The new nation sp11


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The new nation sp11

  1. 1. Spring 2011<br />The New nation<br />
  2. 2. Change in House of Representatives Leadership today, 1/5/11<br />Nanci Pelosi (D-California) out, Ralph Boehner (R-Iowa) in<br />
  3. 3. Definition: an example used to justify similar situations that happen at a later time<br />BAV TERM: Precedent<br />SET PRECEDENT<br />
  4. 4. This happens RIGHT before we write the Constitution:<br />Some states owed money after the Revolutionary War<br />When they couldn’t pay, the states seized their farms and took the land as payment<br />Farmers in Massachusetts grew very upset<br />One ANGRY farmer, Daniel Shay, (Rev. war captain) led 1,000 men toward an arsenal in Mass. and started fighting the state militia about his stolen land<br />If this occurred today, what would happe? Under the Articles of Confederation, what could the US do? <br />There was NO ARMY, to protect people in Mass.<br />There were NO TAXES that the national government could charge to pay off the state’s debt<br />There was NO PRESIDENT to step in and help!<br />Shay’s Rebellion!<br />Shows the need for the Constitution<br />
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  6. 6. Shays rebellion<br />
  7. 7. GW won EVERY vote in the Electoral College<br />Remember, the runner up is supposed to be his VP<br />Had to have a separate election for VP, winner = John Adams<br />George Washington: Elected using the new constitution!<br />
  8. 8. Created a cabinet…<br />Issue #1: Washington needs Help<br />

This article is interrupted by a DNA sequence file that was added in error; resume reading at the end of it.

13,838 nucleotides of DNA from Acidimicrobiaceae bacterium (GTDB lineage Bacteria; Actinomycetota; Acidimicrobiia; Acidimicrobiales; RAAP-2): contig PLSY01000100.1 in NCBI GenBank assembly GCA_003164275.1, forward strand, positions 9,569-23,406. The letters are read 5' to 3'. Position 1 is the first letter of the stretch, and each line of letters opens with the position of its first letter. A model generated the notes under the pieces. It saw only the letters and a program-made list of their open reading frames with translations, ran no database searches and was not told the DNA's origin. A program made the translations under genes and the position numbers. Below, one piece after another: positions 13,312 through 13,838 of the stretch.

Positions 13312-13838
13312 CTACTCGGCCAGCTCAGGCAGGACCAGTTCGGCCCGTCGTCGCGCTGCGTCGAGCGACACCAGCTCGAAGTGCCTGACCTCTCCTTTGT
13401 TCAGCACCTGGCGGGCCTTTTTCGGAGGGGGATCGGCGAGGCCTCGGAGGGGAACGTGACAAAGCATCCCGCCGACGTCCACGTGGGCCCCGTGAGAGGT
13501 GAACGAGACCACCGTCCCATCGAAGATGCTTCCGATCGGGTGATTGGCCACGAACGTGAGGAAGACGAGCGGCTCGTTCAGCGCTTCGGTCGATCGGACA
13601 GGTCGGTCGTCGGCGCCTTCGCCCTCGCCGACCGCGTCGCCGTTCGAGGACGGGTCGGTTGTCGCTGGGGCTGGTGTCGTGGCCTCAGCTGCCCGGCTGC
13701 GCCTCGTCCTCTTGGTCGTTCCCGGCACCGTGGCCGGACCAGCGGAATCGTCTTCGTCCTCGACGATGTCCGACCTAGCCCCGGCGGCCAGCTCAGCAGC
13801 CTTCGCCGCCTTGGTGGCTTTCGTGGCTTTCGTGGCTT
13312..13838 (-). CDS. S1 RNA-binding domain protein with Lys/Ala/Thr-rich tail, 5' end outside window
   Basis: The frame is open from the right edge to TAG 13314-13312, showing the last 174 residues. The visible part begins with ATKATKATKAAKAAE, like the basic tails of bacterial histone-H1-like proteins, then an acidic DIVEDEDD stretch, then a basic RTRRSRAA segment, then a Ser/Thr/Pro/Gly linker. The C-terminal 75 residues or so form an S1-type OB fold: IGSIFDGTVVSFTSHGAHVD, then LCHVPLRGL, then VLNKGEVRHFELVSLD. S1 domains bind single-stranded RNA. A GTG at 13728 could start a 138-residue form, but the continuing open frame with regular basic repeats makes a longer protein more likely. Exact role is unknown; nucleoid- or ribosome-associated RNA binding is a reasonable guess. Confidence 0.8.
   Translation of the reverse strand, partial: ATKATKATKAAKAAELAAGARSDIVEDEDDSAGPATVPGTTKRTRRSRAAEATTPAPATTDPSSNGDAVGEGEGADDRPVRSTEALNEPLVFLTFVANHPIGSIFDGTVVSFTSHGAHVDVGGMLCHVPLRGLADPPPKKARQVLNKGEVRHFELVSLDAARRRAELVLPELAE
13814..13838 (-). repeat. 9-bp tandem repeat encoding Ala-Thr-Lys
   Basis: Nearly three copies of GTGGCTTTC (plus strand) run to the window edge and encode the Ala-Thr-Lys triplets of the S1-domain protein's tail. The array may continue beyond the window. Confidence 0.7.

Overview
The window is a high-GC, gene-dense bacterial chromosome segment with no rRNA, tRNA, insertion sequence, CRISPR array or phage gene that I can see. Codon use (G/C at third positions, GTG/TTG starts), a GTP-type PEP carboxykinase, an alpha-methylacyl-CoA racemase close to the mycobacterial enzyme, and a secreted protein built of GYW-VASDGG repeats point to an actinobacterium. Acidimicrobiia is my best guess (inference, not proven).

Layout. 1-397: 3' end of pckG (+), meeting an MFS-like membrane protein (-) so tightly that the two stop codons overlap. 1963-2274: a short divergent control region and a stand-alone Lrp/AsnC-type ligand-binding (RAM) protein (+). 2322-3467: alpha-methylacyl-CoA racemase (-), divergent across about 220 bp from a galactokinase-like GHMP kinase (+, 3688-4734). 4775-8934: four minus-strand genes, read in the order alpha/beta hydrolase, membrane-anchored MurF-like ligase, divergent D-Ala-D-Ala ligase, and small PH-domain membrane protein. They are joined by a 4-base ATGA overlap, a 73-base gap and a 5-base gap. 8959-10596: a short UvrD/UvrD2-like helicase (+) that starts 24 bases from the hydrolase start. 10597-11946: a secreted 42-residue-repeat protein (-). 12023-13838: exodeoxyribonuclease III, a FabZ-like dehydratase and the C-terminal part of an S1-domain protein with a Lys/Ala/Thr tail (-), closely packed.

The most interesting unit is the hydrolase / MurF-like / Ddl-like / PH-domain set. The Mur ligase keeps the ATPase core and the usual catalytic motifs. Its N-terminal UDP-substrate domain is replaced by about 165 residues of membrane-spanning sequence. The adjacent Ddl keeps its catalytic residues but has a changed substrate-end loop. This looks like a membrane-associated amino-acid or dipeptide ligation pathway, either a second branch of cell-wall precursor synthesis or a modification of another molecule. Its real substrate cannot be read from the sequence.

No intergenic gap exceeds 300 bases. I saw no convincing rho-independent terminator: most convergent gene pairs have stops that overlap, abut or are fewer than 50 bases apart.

9. 9. Sec. of State (in charge of US relations with other countries<br />Sec. of the Treasury (deals with all financial matters)<br />Sec. of War (in charge of national defense)<br />Attorney General (in charge of all legal affairs)<br />Washington’s Cabinet, then and now…<br />A cabinet is the group of people who are selected by the president to help him in his daily duties. To the right are the first cabinet positions, and those who served Washington then, and Obama today.<br />There were originally only 3 cabinet positions. Today, there are 21.<br />
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  11. 11. Hamilton believed STRONGLY that the US should pay for ALL the remaining Revolutionary War debt<br />The other members of the cabinet disagreed. Especially those from VA<br />So they needed to COMPROMSE. Washington said he would move the capital to VA if VA would let him pay off EVERYONE’s debt.<br />Alexander Hamilton's thoughts on national debt<br />I’m Alexander Hamilton, first Sec. of the Treasury<br />
  12. 12. Capital moves from NY to dc<br />